this area as opposed to being more
Rising Skill Premia
Wage gains were largest for more educated
workers that lived close to the border with
the United States.
This factor relates to the rise of
Maquiladoras, which account for 50% of the
increase in the skilled labor wage share
during the late 1980s.
Data appears to contradict Heckscher-Ohlin
Theorem and other related trade theory
due to Mexico’s presumed comparative
advantage in low-skill activities
Theory of international trade that posits
that differences amongst trading partners in
physical and human capital (labor), will create
productive differences that explain how
Based on the concept of comparative
Mexico has an abundance of low-skilled
labor, thus giving it an edge in this area.
Labor should then earn rents in international
trade. Leontief Paradox?
Mexico had the most protection on lowskilled industries prior to liberalizing trade
Mexico does not trade with America in
isolation. China and other Asian nations
could account for this dilemma
NAFTA had not come into full effect by
2000. Many forms of American
protectionism (with regard to agriculture)
would not be done away with until roughly
Average of 400,000 Mexicans moved to
the United States during each year in the
Most of theses immigrants come from
Agricultural regions in the Western
portion of the country. These states are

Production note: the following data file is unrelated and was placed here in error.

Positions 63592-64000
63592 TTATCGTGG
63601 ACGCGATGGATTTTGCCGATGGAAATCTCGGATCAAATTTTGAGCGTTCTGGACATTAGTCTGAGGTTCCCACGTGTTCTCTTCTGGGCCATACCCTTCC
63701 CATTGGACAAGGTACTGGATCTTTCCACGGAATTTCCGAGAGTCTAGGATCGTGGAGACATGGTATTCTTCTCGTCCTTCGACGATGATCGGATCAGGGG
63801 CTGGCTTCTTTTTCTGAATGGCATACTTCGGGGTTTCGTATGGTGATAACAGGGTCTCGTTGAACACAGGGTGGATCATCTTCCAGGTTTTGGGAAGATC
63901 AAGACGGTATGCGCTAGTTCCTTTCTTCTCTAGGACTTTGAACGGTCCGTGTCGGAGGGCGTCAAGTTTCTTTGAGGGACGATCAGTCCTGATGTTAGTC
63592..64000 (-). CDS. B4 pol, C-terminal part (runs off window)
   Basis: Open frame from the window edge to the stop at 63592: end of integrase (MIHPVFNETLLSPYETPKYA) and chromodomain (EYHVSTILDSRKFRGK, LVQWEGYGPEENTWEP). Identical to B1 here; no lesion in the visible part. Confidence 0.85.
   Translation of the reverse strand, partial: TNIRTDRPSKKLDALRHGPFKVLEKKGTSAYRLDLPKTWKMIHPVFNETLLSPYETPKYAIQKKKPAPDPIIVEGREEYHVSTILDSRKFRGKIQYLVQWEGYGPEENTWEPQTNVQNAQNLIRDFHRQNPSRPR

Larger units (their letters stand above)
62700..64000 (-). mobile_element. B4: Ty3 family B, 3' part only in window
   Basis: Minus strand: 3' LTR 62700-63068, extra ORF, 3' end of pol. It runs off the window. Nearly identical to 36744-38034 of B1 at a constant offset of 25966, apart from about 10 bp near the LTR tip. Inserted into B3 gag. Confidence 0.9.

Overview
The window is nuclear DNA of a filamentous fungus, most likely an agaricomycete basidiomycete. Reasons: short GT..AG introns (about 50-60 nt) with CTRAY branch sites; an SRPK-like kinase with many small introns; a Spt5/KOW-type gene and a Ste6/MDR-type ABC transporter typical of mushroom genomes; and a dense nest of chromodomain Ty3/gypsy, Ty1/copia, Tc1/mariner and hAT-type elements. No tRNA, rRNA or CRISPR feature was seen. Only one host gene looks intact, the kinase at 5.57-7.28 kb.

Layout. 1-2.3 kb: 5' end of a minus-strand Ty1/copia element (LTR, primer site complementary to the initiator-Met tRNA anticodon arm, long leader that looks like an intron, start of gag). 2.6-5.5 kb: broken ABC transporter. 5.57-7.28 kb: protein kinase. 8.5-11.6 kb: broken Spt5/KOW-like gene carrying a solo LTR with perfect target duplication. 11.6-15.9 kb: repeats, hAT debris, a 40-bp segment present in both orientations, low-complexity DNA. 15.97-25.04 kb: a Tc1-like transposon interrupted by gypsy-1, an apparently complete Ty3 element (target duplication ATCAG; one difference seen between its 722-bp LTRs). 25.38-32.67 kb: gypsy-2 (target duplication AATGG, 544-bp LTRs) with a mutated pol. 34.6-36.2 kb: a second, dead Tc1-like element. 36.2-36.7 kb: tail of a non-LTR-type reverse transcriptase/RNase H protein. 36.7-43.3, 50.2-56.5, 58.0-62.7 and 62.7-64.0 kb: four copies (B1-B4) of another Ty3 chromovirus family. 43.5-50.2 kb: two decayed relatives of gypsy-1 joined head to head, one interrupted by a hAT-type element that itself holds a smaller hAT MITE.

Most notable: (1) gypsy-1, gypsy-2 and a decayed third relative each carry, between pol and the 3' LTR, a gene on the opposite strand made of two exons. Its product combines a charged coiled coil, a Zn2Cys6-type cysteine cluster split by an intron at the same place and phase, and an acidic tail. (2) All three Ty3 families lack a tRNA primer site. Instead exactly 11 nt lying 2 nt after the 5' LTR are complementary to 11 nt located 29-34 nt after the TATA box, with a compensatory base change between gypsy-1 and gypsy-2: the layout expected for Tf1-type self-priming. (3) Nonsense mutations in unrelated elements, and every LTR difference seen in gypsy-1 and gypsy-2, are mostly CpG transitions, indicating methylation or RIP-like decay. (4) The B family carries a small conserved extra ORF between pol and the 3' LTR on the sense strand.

neither the poorest or the closest to the
Longstanding regional networks help
Mexican workers find jobs in the US.
Regional Wage Differences
In 1980, 5 years before trade reform began,
46% of Mexico’s manufacturing was located
in the Federal District surrounding Mexico
City. Only 21% was located in states on the
In 1993, 8 years after reforms began, the
share of manufacturing in Mexico City had
fallen to 29% and the share at the border
had grown to 30%.
In 1998, 4 years after NAFTA, Mexico City
had fallen further to 23% and the border had
grown to 34%.
Prior to trade reform, a 10% increase in distance
from Mexico City was associated with a 1.9%
decrease in the relative state nominal wage, and a
10% increase in distance from the United States
was associated with a 1.3% decrease in the
relative state nominal wage.
After trade reform, the regional wage gradient
shifts, and distance from the United States results